he could get into: the 50-dinar Iraqi coin from Dad
and Mom’s ashes.




      I pictured my fox boyfriend coming in and
immediately the ashes would scatter across the floor,
and the coin would clatter and spin before landing
in the midst of my mother. I’d need to vacuum it all
up, pick out the coin and blow off the stray ashes
stuck to the small metal valley between the Tigris
and Euphrates, and the experience would be too
      So I kept the door closed. Again, not for me. 
For my things.


      To be afraid of your fox boyfriend seemed to
me one of the worst fates. There were many people
who were. And whenever people got killed by their
fox boyfriends, the families always felt awful and
said they shouldn’t have been so pushy, 
shouldn’t have forced their children to stay with
their foxes. You didn’t have to, after all. If you 
weren’t patient enough it wouldn’t work out anyway,
and to be patient you needed to want it. 


      I made my fox boyfriend a collar with a tag.
The tag was bright red and dangled from it, had my
phone number on one side. Other people couldn’t 
understand him when he spoke, and I didn’t want
him to get lost and not be able to come back to me.
      He pulled at it with his paw and looked at me                             
with this expression that was hard to read. I couldn’t
wait until he was a human so I could always know
what he was thinking based on the set of his mouth.
I could tell if he loved me based on his cheeks and                                                                          ears.


      I went one day to the enclosure in the zoo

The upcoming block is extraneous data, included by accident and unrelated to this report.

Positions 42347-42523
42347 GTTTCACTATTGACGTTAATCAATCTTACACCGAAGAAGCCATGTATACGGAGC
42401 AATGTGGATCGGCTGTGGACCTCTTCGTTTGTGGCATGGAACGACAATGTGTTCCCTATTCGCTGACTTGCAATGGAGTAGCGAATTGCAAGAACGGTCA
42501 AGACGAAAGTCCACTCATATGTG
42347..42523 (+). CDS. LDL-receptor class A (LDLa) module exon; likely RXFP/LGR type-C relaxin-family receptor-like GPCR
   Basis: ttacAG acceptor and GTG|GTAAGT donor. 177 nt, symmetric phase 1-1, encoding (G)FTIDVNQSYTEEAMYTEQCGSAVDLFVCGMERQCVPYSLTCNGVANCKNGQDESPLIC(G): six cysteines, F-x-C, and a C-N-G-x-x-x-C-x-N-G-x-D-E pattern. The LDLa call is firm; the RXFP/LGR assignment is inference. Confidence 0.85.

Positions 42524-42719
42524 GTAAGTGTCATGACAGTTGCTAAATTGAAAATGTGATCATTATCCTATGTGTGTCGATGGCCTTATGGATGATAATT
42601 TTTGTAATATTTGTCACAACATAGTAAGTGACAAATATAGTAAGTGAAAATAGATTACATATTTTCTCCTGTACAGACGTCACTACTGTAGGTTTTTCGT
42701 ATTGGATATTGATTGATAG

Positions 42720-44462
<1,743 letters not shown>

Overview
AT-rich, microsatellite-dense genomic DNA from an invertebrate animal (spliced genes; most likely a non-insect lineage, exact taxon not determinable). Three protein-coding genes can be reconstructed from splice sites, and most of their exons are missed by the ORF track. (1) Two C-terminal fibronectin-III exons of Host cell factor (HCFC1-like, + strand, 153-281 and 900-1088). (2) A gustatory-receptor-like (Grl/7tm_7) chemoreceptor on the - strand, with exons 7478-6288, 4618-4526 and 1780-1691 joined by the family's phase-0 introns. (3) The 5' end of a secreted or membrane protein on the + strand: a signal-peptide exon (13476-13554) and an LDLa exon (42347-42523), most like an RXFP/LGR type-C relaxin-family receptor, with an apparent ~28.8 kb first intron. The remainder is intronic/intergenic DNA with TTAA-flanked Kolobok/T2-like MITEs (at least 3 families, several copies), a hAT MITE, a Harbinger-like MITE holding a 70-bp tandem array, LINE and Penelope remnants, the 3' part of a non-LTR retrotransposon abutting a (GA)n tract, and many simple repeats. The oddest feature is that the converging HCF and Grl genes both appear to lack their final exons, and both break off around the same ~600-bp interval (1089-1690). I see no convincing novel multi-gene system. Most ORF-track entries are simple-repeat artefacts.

made for the fox boyfriends who killed their 
humans. There were fences that encircled all the
enclosures and ensured that you couldn’t et too
close to the animals, but for most of them, this was
pretty much the extent of the security measures
expended. The giraffes and elephants and everyone
else knew pretty much their place. But these
particular foxes didn’t because they had been half-
taught that they belonged among the humans. 
      Of course, their privileges had been revoked
when they killed. But they couldn’t go to human-jail.
And they couldn’t get let out in the wild to kill
again if they felt like it.

      Instead, they were relegated here. I got there
around feeding time and saw one of the zoo
workers do it. She wore these thick rubber gloves
and opened the tiny door quickly, set down a tray,
and pulled her arms back to safety before the foxes
could get too close. 
      They gathered around the tray, and I couldn’t
see what exactly was on it, but it was probably dead
mammals, little mice or rats or something, ordered
dead in bulk. Flies and other bugs swarmed, and I
saw one of the foxes snatch a fly right out of the air
with its teeth. It gnashed them a few times, its